My guess is that the Type 32 Frigate recently mentioned will be a mothership type vessel and will replace the current Minehunters. The Type 26 and Type 31s have mission bays as well so perhaps they too can operate as motherships if needed.

This should enable the proper use of the new Autonomous Mine Hunting Vessels that were recently announced – am also assuming a follow on order for more of those.

Perhaps they’ll also use Unmanned Subs as well as part of their ASW suite too? RN is looking into both, so it would be logical.

geoff
geoff
5 months ago
Reply to  JohnG

Good Morning John. I think it will be a long time before crewless ships will be capable of performing all the tasks currently undertaken by manned naval vessels. The trend in recent years is for a broad range of ships to perform a wider range of tasks as for example RFA supplyships,MCM’s and Survey vessels such as Echo in multiple roles in the Caribbean and Middle East. This kind of flexibility needs on site human input that cannot be undertaken by unmanned hulls. Such ships cannot for example chase down pirates or intercept drug runners or assist in Hurricane aftermaths.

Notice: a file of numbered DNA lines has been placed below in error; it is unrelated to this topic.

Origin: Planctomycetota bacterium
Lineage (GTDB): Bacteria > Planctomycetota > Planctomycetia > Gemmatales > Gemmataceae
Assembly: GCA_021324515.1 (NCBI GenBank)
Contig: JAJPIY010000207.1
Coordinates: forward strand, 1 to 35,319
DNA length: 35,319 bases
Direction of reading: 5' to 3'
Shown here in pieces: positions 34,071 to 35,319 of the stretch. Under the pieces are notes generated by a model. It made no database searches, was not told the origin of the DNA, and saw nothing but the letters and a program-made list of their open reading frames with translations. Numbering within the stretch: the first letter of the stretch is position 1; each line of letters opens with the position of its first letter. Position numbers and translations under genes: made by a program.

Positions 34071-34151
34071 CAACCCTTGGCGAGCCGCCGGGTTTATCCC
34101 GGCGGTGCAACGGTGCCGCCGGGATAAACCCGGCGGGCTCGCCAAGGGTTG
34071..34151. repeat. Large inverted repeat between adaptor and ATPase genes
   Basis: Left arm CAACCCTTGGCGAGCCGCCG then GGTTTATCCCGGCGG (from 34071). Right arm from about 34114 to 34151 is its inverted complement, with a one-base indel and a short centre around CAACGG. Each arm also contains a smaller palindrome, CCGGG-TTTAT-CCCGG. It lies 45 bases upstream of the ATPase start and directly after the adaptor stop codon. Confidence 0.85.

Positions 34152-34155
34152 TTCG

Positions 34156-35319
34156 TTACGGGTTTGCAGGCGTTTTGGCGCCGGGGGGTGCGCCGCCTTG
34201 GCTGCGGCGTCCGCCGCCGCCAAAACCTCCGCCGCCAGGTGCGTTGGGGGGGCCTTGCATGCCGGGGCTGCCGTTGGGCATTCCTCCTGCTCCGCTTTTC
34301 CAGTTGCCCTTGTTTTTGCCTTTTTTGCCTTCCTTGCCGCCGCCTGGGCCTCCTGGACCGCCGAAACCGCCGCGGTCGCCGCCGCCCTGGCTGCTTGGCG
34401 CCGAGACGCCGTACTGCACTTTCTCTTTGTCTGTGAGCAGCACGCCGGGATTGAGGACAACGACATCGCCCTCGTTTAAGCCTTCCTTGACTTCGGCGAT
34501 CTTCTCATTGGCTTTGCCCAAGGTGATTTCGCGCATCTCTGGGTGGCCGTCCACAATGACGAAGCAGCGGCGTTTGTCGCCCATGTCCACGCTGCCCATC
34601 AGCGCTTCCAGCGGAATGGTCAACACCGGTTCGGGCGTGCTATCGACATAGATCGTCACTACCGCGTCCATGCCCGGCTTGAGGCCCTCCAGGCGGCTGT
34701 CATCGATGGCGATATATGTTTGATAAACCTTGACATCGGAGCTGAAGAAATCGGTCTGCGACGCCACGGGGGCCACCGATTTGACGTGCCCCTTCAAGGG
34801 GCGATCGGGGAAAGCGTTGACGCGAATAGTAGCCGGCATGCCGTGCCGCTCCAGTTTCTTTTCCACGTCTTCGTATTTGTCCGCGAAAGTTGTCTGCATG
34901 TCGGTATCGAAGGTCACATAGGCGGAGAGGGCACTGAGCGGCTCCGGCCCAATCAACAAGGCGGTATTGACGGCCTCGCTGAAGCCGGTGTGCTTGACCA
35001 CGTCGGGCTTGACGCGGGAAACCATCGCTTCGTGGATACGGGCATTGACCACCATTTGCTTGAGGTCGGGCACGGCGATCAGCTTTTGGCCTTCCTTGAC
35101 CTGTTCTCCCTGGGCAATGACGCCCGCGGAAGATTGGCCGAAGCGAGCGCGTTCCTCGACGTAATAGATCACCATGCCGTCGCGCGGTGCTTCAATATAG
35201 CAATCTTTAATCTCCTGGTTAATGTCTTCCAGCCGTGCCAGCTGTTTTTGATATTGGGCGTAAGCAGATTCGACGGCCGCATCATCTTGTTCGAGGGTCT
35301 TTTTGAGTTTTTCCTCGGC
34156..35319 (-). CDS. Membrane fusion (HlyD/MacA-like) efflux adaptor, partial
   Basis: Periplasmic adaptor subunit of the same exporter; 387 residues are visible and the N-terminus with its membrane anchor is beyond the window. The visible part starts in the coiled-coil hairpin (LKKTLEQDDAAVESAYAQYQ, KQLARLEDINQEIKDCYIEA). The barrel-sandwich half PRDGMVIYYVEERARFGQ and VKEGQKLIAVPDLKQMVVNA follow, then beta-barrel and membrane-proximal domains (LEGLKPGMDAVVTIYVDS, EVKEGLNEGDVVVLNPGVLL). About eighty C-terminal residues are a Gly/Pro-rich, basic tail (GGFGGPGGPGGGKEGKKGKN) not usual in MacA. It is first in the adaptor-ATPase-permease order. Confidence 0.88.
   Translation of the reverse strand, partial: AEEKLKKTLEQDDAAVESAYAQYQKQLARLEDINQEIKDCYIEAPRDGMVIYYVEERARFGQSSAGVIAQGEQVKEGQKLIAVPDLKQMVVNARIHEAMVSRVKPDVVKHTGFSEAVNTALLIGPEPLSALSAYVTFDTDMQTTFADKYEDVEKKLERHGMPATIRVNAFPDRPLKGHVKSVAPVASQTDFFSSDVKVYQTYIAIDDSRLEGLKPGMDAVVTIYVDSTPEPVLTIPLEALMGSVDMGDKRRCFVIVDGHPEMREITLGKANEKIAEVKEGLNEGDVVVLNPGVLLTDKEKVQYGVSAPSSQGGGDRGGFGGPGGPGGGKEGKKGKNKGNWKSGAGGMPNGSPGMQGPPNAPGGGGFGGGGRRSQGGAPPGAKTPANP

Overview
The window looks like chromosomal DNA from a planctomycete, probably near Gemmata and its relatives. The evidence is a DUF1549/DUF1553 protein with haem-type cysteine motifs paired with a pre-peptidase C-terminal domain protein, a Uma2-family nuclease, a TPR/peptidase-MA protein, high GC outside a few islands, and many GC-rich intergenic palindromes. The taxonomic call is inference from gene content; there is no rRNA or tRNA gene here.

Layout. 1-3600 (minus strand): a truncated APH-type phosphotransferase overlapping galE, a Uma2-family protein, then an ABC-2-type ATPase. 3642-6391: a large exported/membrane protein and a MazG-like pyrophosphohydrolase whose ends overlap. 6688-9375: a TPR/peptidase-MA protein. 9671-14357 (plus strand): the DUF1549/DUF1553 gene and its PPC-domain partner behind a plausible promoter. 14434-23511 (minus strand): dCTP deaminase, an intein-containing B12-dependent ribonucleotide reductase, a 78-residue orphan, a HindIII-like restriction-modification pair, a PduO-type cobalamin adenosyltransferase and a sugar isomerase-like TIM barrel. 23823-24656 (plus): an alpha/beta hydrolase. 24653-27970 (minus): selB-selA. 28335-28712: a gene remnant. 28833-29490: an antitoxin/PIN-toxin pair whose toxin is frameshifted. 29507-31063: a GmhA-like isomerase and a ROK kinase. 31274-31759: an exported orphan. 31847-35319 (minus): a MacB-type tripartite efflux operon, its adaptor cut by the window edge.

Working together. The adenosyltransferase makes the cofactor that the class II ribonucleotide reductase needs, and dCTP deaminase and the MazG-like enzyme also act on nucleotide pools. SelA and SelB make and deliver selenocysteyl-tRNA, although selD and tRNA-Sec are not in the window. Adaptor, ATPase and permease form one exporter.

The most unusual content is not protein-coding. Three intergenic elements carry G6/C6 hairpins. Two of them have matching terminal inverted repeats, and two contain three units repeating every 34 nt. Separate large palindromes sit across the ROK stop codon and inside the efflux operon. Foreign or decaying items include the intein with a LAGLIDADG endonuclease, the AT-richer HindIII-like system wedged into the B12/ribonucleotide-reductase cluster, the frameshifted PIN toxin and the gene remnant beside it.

Gunbuster
Gunbuster
5 months ago
Reply to  JohnG

Yes…and No. The minehunting can be done by remote vessels, controlled from a mothership or from shore. However the data still needs analysing so you need Muppets to do the same job as they do now. You will still need Clearance Divers and all the gear that they have( Boats, Rebreather sets, Decompression Chambers, Demo Charges etc) To add to that you need to send a mothership into an area where you don’t know the extent of a minefield. Sending a steel hull 7000t Frigate is not such a great idea to find the extent of a field made up… Read more »

JohnG
5 months ago